How Water Affects Buildings
In his book 'Water in Buildings: An Architect’s Guide to Moisture and Mold', research architect William B. Rose makes building science both understandable and interesting.
Shortly after beginning as an editor at Fine Homebuilding, I worked with Bill Rose, a research architect at the University of Illinois at Urbana-Champlain (“Details for a Dry Foundation,” FHB #111). Bill struck me as an architectural iconoclast, arguing against such standard practices as crawlspace and roof venting. I’d only recently left my job as a carpenter, so I was initially aghast at these blasphemies. But the longer I worked with Bill, the more my own views changed.
Very few people I’ve known can make science understandable and relevant the way he can. In fact, he’s such a good writer that I dropped $100 to buy his book, Water in Buildings: An Architect’s Guide to Moisture and Mold.
It begins by explaining the behavior of water in basic scientific terms, teaching about the effects of surface tension, vapor pressure, and capillary action. It sounds dry, but I assure you it’s not. It does take some focus to read, because the content is so richly detailed—not because it’s boring.
Once you’re through the initial chapters, Bill takes you into his world, which includes distillations of others’ research, results of his own research, and case studies of building failures. He takes a historical approach, explaining how inconclusive research and primitive materials from the 1930s and 1940s led to the codification of crawlspace and roof venting. He then explains why neither works very well and offers alternatives.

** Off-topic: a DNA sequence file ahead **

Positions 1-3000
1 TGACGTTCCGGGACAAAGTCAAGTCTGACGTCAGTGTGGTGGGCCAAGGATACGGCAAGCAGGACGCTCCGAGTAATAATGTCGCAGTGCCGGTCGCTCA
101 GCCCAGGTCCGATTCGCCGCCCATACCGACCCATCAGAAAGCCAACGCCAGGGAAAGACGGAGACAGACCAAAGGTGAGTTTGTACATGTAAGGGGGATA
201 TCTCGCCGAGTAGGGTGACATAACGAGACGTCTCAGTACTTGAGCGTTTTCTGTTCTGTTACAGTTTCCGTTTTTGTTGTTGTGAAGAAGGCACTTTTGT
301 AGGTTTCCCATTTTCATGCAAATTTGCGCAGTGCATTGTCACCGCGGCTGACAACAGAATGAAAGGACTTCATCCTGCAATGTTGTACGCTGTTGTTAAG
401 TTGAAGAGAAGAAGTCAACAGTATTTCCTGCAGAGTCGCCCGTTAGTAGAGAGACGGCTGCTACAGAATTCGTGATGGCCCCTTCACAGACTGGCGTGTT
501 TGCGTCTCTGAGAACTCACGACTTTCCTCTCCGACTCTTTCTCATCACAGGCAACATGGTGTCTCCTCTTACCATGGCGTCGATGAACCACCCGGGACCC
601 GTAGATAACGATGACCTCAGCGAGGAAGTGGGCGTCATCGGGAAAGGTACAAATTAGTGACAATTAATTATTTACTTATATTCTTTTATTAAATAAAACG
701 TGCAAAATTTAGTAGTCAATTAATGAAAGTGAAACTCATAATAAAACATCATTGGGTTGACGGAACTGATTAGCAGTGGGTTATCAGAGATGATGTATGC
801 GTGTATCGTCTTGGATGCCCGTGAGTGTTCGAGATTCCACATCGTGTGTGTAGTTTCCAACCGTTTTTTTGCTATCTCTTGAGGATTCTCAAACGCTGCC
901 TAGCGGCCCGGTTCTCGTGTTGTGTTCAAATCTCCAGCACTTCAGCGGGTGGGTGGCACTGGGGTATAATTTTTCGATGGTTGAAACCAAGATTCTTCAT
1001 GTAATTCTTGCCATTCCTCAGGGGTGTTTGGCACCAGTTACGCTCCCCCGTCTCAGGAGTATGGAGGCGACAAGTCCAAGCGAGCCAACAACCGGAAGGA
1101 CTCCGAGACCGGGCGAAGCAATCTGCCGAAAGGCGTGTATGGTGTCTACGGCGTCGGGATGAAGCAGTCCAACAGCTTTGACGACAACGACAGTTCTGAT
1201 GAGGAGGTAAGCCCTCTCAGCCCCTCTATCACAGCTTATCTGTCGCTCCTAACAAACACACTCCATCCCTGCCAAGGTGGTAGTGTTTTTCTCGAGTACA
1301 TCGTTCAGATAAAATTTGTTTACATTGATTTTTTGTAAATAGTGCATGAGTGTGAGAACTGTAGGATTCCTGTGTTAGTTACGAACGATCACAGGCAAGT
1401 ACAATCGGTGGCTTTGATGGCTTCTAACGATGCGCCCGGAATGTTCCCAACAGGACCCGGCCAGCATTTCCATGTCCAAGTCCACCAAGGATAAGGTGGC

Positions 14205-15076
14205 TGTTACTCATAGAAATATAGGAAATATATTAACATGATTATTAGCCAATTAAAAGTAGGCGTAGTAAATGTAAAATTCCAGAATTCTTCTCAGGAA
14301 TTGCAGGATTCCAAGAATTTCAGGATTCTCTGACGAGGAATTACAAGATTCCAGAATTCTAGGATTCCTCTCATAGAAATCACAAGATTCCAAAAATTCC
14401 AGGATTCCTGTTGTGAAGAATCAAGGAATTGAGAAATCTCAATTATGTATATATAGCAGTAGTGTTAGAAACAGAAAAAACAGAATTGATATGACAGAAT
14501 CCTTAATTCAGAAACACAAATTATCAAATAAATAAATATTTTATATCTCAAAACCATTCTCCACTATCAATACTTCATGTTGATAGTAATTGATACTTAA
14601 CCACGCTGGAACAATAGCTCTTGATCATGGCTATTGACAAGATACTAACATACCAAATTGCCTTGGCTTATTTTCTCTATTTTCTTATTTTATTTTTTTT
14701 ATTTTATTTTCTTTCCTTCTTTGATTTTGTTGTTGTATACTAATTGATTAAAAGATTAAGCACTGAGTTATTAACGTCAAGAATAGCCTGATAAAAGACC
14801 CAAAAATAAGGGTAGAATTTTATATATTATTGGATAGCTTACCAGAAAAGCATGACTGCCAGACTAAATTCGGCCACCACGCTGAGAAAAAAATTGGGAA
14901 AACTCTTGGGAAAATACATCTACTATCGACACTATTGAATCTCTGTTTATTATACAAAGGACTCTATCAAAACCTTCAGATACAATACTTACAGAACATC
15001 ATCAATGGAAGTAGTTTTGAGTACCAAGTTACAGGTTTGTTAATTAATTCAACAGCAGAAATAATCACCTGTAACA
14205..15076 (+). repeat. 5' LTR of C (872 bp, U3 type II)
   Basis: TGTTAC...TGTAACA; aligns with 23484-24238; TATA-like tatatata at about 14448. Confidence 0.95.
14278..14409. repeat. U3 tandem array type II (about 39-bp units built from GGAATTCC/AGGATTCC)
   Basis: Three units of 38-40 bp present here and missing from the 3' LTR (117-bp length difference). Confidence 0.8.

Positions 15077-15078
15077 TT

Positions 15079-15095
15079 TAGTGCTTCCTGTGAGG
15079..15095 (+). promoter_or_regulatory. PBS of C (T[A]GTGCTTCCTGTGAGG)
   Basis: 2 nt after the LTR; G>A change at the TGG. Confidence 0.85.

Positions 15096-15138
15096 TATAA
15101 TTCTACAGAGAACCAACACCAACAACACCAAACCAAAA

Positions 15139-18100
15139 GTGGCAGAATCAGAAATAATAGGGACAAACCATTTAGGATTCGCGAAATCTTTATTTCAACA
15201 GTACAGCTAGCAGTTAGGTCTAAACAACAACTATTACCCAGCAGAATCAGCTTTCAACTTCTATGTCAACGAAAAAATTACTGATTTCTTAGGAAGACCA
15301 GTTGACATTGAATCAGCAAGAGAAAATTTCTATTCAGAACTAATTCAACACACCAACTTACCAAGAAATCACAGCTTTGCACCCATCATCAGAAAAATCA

Despite its title, Water in Buildings isn’t just about water. It also explains air movement in houses and offers some good advice for making buildings last. Two of my favorite building tricks come from this book. The first concerns crickets.
Most crickets terminate at the upper corners of the chimney and drain right onto the step flashing. It’s a fussy detail to get right. Bill suggests simply making the bottom of the cricket a little wider so the valleys drain a few inches away from the side of the chimney. It’s easier to flash, and directs the water further away from the chimney.
The second is simply spreading a layer of gravel below a porch or deck. This keeps your feet out of the mud as you’re building, and it short-circuits capillary movement of ground water, helping to keep the structure above dry. I don’t have space to explain the why of that here, but it’s a real effect that Water in Buildings covers in depth. Buy the book. It will make you a better builder.
Water in Buildings
by William B. Rose
Jon Wiley & Sons, Inc.; 2005
288 pages; $100
Andy Engel, a lead carpenter for Hudson Valley Preservation in Kent, Conn.
From Fine Homebuilding #284